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Simple Sabotage

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Simple Sabotage

A Modern Field Manual for Detecting and Rooting out Everyday Behaviors that Undermine Your Workplace


15 min read
10 take-aways
Audio & text

What's inside?

Hidden saboteurs lurk inside your business – beware, you may be one of them.

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Management experts Robert M. Galford, Bob Frisch and Cary Greene studied a 1944 US government sabotage manual for the subtle tactics that World War II Allied saboteurs used to snarl the enemy’s businesses, government agencies and other organizations. The saboteurs’ methods were simple: They exaggerated common and seemingly innocuous business behaviors – forming committees, giving long-winded speeches, strictly adhering to the rule book – until they slowed operations, confused workers and ultimately demoralized the target organization. The authors warn that even your best employees can turn into unwitting saboteurs if they overdo such behaviors. This fun, clever read shows both how to uncover the inadvertent subversives in your midst and how to design effective countermeasures against them. getAbstract recommends its battle-tested insights to entrepreneurs, start-ups, business students and managers at any level.


Unknowing Saboteurs

Saboteurs are everywhere. They undermine every business by stirring confusion, slowing production and sapping morale. These saboteurs aren’t enemy infiltrators. They’re ordinary, well-intentioned staffers who unwittingly convert everyday activities into acts of sabotage.

They don’t know it, but they’re following a strategy that the US Office of Strategic Services (OSS) outlined in 1944’s Simple Sabotage Field Manual. The OSS – precursor of the CIA – prepared the manual to help members of the European resistance undermine the Axis war effort. One section “General Interference with Organizations and Production” suggested that resistance fighters could sabotage enemy institutions simply by pushing everyday office behaviors to an extreme.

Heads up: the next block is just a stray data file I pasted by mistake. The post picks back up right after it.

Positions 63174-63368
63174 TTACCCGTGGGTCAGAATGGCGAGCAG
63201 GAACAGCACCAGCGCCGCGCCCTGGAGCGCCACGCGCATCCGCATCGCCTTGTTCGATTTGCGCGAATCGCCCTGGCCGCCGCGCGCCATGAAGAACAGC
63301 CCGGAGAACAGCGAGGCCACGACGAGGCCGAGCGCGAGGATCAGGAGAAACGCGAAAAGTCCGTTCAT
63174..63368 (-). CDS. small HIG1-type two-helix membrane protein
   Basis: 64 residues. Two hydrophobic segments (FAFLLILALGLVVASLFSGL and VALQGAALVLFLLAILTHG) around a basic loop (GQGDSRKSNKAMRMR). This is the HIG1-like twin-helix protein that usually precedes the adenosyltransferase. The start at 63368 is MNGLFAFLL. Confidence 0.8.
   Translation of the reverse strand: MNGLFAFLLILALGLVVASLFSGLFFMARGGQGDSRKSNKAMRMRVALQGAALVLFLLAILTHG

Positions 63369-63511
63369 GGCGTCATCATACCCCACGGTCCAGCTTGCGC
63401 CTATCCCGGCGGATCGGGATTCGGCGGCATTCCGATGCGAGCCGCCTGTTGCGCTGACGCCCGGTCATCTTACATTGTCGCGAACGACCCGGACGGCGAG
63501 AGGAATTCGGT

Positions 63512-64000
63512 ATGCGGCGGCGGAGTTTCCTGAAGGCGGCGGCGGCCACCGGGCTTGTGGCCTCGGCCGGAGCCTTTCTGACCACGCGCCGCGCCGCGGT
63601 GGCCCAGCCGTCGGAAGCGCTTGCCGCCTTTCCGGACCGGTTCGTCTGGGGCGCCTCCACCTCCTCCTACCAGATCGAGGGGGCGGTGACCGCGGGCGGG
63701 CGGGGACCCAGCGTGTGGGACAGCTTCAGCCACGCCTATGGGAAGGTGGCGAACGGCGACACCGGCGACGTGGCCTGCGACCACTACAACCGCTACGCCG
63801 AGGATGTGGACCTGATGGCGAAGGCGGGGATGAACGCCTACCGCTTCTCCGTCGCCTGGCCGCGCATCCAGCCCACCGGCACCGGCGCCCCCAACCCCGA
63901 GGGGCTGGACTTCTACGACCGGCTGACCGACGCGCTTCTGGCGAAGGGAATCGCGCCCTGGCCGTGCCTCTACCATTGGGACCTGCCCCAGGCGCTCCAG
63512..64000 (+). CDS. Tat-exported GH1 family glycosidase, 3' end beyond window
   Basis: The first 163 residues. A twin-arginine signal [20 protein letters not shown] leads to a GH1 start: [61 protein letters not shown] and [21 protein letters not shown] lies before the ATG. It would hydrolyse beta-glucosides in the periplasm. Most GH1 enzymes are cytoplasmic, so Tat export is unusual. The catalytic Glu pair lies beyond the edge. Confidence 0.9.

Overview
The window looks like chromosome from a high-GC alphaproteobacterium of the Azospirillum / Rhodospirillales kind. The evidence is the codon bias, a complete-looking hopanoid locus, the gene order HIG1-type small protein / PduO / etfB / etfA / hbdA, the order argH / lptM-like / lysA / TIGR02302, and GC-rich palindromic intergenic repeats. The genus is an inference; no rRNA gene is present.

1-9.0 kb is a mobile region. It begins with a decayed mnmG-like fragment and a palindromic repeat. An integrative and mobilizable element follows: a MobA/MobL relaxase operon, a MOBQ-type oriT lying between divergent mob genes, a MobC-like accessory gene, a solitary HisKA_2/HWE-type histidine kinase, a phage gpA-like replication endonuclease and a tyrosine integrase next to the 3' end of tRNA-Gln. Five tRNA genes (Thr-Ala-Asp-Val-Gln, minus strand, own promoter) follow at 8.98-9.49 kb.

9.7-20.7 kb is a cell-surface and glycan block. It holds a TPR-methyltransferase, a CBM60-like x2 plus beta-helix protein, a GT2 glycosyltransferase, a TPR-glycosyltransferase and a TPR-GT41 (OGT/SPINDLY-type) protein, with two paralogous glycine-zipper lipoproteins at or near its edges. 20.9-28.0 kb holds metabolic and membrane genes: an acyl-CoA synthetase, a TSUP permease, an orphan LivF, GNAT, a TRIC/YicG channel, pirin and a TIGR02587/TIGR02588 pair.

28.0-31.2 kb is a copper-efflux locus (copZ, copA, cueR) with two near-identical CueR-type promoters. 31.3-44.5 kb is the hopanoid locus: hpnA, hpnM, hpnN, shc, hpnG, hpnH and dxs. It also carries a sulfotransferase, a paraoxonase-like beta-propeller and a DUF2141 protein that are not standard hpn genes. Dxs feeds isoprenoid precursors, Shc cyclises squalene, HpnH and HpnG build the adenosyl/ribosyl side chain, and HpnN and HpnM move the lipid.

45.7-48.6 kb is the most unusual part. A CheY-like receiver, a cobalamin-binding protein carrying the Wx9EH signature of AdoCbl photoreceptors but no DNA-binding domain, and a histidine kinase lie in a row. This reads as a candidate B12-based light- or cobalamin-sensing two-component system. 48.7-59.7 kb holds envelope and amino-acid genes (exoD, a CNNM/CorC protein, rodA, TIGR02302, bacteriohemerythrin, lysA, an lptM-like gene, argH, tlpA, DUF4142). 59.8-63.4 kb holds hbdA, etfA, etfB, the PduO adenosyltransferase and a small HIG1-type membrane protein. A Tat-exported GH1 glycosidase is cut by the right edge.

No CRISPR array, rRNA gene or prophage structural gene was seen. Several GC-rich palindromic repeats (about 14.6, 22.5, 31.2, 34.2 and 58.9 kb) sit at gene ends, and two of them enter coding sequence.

For instance, “Talk as frequently as possible and at great length.” A skilled saboteur could bog meetings down for hours with meandering orations. The enemy might feel bored and frustrated, but folks at a meeting would have a hard time identifying such behavior as sabotage.

Even model employees can easily, unconsciously become saboteurs. The manual cites simple, almost universal behaviors that ...

About the Authors

Robert M. Galford is the managing partner of the Center for Leading Organizations. Bob Frisch is the managing partner of Strategic Offsites Group, where Cary Greene is a partner.

Comment on this summary

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    S. P. 7 years ago
    Very helpful.
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    A. 8 years ago
    Very good read and useful. I'll be able apply this.
  • Avatar
    R. F. 8 years ago
    Great read and useful knowledge for all levels of business

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